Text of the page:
This article shows how to install and use Scala programming language on Raspberry Pi.
Traditionally, the programming language of choice for Raspberry Pi was Python, while JVM-based languages were set aside. That was reasonable, because JVM platform is rather resource-intensive, especially in interpreted mode, and the first version of Raspberry Pi was hardly apt for such a task.
However, things have changed: on the one hand, Raspberry Pi 2 now offers a 900MHz quad-core CPU and 1GB of RAM, on the other hand, Oracle released JDK 8 for ARM (with HardFP, JIT and server VM), which provides >10X performance boost (comparing to Zero VM from OpenJDK), so Scala runs nicely even on Raspberry Pi 1 (and, RPi 2 can run IntelliJ IDEA, if you wish).
About a year ago I happen to devise a solution (spoiler!) to a puzzle latter known as “Twitter’s waterflow problem”. Despite the number of alternative solutions, my original approach still stand out in its own way, and can be used to demonstrate a few peculiar things about recursion and list folding.
The puzzle probably existed before Twitter itself, yet it received great popularity after Michael Kozakov’s post about his interview at Twitter. As Reddit commenter noticed, “luxury of time and hindsight are wonderful things indeed”, so here goes the problem specification.
We are given a list of numbers, representing walls of different height. The goal is to determine how much rain water can be accumulated between the walls.
Here’s a visual representation of [2,5,1,2,3,4,7,7,6]:
In this case, the amount of accumulated water is 10 (note that there are no implicit side walls).
Because of the puzzle popularity, many solutions, in different programming languages, were posted:
Approach, conciseness, performance and even correctness of those solutions vary greatly. What kind of solution do we want? It must be:
efficient (O(n)time complexity),
concise (1-5 lines of code),
compatible with linear-access sequences (like list),
Now you may take your time and try to solve this problem by yourself before reading any further. In this way, you will not only enjoy a rather cute puzzle, but be able to comprehend with greater clarity what I’m going to show next. Continue reading →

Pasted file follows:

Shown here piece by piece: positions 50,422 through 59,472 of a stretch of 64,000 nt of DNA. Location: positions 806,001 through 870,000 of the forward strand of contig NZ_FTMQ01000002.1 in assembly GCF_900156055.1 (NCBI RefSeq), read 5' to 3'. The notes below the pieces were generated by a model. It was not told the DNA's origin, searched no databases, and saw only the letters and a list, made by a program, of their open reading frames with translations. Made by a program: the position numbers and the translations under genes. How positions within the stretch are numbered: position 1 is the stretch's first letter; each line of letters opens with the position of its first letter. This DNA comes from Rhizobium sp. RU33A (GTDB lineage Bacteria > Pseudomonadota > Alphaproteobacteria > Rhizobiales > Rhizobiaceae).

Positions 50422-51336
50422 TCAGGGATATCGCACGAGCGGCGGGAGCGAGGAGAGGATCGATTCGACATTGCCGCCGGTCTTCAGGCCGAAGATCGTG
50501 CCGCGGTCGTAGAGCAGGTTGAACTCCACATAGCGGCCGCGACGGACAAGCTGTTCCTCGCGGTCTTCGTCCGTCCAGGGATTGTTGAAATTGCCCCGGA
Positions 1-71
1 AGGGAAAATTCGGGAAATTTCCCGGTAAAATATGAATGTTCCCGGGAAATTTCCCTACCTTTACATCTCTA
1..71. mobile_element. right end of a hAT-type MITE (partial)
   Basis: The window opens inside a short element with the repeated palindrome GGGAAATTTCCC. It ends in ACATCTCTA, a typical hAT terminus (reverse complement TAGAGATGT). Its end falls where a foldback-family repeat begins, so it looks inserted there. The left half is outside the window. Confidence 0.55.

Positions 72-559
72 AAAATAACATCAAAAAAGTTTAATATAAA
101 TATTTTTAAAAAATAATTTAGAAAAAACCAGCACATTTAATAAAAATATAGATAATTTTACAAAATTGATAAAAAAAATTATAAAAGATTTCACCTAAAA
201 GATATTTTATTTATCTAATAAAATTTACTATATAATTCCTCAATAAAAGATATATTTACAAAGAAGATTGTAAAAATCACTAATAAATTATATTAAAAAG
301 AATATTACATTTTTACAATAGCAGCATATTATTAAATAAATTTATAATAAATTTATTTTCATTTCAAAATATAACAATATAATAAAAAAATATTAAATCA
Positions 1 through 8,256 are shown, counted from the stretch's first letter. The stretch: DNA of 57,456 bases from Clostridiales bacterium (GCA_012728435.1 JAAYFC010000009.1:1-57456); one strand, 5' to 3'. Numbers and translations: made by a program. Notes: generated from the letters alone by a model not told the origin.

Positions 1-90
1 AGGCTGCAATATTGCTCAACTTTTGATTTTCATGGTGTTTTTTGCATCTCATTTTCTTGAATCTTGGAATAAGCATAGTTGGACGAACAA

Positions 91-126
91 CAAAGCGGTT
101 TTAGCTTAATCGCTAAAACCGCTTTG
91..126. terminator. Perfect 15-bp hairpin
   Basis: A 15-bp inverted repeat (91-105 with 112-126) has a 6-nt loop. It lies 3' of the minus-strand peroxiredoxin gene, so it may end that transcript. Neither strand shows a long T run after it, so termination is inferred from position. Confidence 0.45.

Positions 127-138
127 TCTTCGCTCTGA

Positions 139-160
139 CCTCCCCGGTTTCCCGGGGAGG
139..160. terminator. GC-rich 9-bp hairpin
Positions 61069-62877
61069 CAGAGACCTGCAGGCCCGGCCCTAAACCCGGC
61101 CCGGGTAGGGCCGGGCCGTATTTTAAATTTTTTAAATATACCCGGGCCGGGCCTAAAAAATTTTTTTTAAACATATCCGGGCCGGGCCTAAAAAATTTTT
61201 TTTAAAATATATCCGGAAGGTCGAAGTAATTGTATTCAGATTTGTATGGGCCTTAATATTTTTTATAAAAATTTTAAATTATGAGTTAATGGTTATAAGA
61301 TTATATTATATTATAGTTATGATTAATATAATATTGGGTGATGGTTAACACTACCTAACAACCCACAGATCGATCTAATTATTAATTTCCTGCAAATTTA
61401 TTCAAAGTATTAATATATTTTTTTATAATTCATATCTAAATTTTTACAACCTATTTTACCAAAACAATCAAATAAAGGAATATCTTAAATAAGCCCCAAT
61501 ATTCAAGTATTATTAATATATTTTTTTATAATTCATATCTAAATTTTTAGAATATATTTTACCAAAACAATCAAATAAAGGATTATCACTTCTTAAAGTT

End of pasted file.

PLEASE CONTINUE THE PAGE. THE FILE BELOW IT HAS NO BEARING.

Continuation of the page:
This article presents a list of simplifications and optimizations of typical Scala Collections API usages.
Some of the tips rest upon subtle implementation details, though most of the recipes are just common sense transformations that, in practice, are often overlooked.
The list is inspired by my efforts to devise practical Scala Collections inspections for the IntelliJ Scala plugin. We’re now in process of implementing those inspections, so if you use the plugin in IDEA, you’ll automatically benefit from static code analysis.
Nevertheless, the recipes are valuable by themselves and can help you to deepen your understanding of Scala Collections and to make your code faster and cleaner.
The content of the article is also (independently) translated into Russian and Chinese.
Design pattern is a general reusable solution to a commonly occurring problem in software design. A design pattern is not a finished code, but rather a template for how to solve a problem that can be used in many different situations.
Patterns are formalized best practices of effective design, which helps to prevent subtle issues, improve code readability and speed up the development process.
The classical design patterns (mostly, the GoF patterns) are object-oriented. They show relationships and interactions between classes and objects. These patterns are less applicable in pure functional programming (see Haskell’s Typeclassopedia and Scalaz for “functional” design patterns, kind of), however, since Scala is an object-functional hybrid language, these patterns are still very relevant, even in “functional” Scala code.
Sometimes, design patterns may be a sign of some missing feature in a programming language. In such cases, the patterns might be simplified or eliminated when a programming language provides the required features. In Scala, it’s possible to implement most classical design patterns directly, relying on the expressive language syntax.
While Scala may employ additional, language-specific design patterns, this article focuses on the well-known, classical patterns, because these patterns also serve as the means of communication between developers.
Sure we can use the Force all the power of Scala to completely transcend all these patterns, but in this article I intentionally tried to avoid more advanced techniques in favor of more simple and pictorial ones, in order to provide a clean mapping between languages.
Solving these puzzles (and comparing your solutions with solutions of others) is a good way to “get a feel” for programing language and to explore idiomatic approaches to particular kind of problems.
Today we can easily find solutions to the problems in almost any wide-spread programming language. However most of the attempts use a single programing language and provide only one solution to each problem.
By providing multiple types of solutions we can enrich our programming “toolbox” and learn pros and cons of various methods. By using several programming languages simultaneously we can easily correlate different programming paradigms and explore limits of language expressive power.
Project Euler is a collection of interesting computational problems intended to be solved with computer programs. Most of the problems challenge your skills in algorithm design rather than your knowledge of mathematics.
Thanks to short concrete problems and number-only solutions you don’t have to thinker with IDEs, GUI designers, programming libraries and frameworks, so Project Euler is an excellent tool for learning a new programming language or improving your core programming skills. Continue reading →